Tag Archives: wild food

Queen Anne’s Lace and Feral Apple Jelly

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I feel my best when I’m outside, among the trees, in a meadow, or beside a stream. Where I can see the sun shining, feel the wind blowing, and hear the birds singing.

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Add some wild edibles or medicinal plants to harvest and I’m in heaven.

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Yesterday we picked Queen Anne’s Lace, also known as wild carrot, latin name: Daucus carota.

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There was a wild apple tree along the edge of the field and we picked a few that were within our reach.

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I pulled out my grandfather’s Kabar and sliced one for us to eat right there beneath the tree. I can still see him doing this, removing the knife from his pocket whenever the need arose and peeling the blade out. Preparedness goes a long way in this life.

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Once home, we placed the flower heads out to let the critters wander away and then steeped the blossoms in boiled water.

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We chopped the little apples into chunks and placed them in water to boil.

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We combined the juice and the wild carrot tea, added some sugar and reluctantly, some pectin and our yield is 6 half pints of Queen Anne’s Lace and wild apple jelly.

And we’ll think of those fragrant apples warming in the sun and the field of seemingly endless white blossoms when we slather this jelly on toast or biscuits.

Get outside and find something wild.

 

 

 

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Days of May

May brings morning rain on rosa multiflora.

And morning light on made beds.

May brings awakening wild food.

And blooming forest floors.

The colorful copper birch leaves emerge.

Violets come into view.

May is when we gather the petals.

Simple syrup will sweeten drinks for weeks to come.

May brings soft breezes through open windows.

And May brings wishes.

Happy May!

 

Acorn Waffles

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The three of us picked acorns last fall under the thinning leaves of a red oak. We made sure to leave behind the ones with holes, cracks or stains.

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We placed them on a tray in a single layer by the woodstove to dry. And even though we were careful with our selection, a few wiggly acorn weevil larvae still found their way home with us. We looked through the acorns on the trays for holes and threw out the ones that the larvae had wiggled out of. After a couple days of drying we processed a few cups for pancakes and cookies. We stored the remainder in a bucket for later use.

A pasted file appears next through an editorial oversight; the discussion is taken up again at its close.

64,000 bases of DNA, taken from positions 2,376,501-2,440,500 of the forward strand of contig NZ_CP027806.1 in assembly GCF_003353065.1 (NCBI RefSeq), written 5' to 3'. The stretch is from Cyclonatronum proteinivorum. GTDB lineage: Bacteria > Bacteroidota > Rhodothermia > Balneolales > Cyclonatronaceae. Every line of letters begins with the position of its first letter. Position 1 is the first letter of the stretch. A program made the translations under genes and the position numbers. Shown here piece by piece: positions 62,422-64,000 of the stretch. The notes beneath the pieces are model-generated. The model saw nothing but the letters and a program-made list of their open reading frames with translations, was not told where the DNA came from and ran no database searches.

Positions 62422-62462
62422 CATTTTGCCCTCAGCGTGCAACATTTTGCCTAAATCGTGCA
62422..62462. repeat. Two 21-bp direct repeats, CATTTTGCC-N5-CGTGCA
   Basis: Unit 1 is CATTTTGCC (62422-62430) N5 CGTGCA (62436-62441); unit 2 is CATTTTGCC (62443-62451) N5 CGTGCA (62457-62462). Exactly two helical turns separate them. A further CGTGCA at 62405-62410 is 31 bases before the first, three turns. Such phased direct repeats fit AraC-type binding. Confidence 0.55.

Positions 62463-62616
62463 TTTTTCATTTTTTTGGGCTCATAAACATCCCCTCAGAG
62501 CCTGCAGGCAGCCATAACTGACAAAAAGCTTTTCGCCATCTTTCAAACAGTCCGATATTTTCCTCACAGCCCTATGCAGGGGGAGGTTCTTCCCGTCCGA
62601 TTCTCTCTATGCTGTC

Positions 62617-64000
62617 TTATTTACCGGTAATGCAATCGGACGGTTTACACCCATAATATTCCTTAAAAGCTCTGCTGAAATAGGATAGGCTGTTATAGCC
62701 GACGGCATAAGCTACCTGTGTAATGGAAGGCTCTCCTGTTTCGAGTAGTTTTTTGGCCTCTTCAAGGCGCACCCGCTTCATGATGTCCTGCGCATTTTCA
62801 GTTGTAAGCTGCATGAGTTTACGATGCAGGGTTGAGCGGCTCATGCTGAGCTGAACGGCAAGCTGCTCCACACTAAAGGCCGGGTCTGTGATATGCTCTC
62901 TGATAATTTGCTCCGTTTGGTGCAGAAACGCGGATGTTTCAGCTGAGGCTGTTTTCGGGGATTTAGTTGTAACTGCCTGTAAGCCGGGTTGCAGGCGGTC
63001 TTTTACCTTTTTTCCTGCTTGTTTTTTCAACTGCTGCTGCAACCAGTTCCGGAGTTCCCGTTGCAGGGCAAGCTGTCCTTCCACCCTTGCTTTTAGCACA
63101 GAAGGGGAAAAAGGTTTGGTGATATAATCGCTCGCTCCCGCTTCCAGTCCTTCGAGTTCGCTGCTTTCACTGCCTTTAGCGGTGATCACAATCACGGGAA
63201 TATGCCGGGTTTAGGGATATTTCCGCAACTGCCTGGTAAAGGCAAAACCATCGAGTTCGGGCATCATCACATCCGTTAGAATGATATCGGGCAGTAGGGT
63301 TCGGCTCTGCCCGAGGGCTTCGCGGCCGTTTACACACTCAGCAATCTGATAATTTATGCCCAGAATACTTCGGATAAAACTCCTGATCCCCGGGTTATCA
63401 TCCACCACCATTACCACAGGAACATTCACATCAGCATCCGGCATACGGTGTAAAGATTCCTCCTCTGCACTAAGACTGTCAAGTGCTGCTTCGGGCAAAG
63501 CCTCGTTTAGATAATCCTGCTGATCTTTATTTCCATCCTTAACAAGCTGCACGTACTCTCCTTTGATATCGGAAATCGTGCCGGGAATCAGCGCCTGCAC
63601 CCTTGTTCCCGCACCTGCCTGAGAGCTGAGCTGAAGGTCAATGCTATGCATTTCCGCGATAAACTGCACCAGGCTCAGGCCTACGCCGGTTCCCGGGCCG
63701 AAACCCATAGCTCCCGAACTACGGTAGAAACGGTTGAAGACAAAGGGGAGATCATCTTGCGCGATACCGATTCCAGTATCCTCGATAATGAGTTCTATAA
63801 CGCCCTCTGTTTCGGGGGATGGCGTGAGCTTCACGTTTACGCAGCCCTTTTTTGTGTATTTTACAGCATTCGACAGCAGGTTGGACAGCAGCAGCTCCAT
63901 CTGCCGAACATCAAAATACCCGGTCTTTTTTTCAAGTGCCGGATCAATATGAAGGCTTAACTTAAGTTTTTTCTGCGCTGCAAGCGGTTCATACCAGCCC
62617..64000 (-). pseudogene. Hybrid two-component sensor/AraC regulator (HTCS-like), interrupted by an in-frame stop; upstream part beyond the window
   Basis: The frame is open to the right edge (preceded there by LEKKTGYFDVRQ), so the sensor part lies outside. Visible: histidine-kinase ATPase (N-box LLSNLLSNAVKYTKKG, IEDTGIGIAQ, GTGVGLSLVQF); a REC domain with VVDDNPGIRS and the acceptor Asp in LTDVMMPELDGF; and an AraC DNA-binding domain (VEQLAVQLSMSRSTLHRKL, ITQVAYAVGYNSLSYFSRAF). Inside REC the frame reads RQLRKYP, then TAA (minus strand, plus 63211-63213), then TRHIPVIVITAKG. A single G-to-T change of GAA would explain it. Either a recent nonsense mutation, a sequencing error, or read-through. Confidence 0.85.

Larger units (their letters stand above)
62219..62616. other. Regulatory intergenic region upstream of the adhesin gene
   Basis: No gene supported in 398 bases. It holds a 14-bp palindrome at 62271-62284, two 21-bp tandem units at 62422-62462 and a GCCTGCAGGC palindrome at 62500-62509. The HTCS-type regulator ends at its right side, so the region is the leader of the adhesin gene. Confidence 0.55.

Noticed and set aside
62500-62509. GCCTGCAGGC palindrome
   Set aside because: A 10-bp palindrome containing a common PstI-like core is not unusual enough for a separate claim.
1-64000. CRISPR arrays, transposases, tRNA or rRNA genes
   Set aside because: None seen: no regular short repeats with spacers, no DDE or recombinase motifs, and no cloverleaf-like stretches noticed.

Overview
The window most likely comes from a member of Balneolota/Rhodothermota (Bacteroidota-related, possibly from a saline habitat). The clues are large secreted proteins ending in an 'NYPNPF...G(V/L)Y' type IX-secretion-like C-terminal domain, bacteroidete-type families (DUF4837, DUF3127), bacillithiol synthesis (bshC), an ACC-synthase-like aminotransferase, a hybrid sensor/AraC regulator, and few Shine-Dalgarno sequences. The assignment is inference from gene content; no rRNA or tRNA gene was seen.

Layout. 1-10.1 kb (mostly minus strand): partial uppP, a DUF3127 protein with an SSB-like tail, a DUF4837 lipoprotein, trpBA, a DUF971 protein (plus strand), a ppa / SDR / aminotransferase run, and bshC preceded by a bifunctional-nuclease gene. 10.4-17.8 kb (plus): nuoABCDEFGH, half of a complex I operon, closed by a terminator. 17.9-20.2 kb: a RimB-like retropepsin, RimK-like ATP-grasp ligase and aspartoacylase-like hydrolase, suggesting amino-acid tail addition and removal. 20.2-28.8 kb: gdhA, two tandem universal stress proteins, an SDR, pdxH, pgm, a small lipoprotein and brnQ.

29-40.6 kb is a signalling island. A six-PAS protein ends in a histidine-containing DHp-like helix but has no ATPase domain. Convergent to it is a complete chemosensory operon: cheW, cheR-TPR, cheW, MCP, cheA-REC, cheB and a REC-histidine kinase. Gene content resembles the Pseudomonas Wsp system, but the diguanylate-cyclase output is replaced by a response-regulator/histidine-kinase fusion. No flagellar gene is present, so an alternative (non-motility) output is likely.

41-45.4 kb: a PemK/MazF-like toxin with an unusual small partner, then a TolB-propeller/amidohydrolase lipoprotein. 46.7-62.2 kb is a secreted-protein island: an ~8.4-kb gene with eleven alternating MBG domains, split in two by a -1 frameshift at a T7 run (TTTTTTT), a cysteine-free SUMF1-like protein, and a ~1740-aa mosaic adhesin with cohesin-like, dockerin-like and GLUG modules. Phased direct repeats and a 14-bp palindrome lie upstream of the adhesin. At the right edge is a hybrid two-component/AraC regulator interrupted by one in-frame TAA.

Properly dried acorns can be stored for years.

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About a week ago, we started on another batch.

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We use a slab of wood and a stone to crack them open.

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We check each one for quality, even though we did a great job when collecting, we still find a couple of the nut meats with sign of weevil infestation.

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Using a hand crank mill, we ground down the nuts.

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This is what one pass through will give you. We grind it at least 2x for a finer flour.

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Then we wait. We soak the ground acorns in cold water to leach out the tannin, changing the water morning and night, until it no longer tastes bitter or astringent. The chaff will float to the top and can be poured out. The finer the grind, the faster the leach. This batch took nine days.

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This morning, we placed the leached acorn flour in a towel over a strainer.

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And working in small batches, we wrung out as much moisture as possible.

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We will keep the acorn flour in the refrigerator since we will be using it over the next few days.

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Acorn imparts a nutty flavor and a great texture to waffles. They are light and airy.

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Acorns are nutrient dense, containing complete protein, carbohydrates and fat.

Acorn Waffles

  • Servings: Makes 5 waffles
  • Print

  • 1/2 cup acorn flour
  • 1/2 cup all-purpose flour
  • 2 teaspoons baking powder
  • 1/2 teaspoon salt
  • 2 teaspoons sugar (optional)
  • 1 cup milk of choice
  • 1 egg
  • 3 tablespoons oil of your choice

Preheat waffle maker.

Whisk flours with baking powder, salt and sugar. Add milk, egg and oil and whisk just until incorporated. Lumps are okay.

Pour about a half cup of batter onto waffle iron (amount is dependent on your waffle iron).

Cook until done. Enjoy with pure maple syrup or peanut butter and bananas.

For more information on acorn processing, check out Arthur Haines’ website: http://www.arthurhaines.com/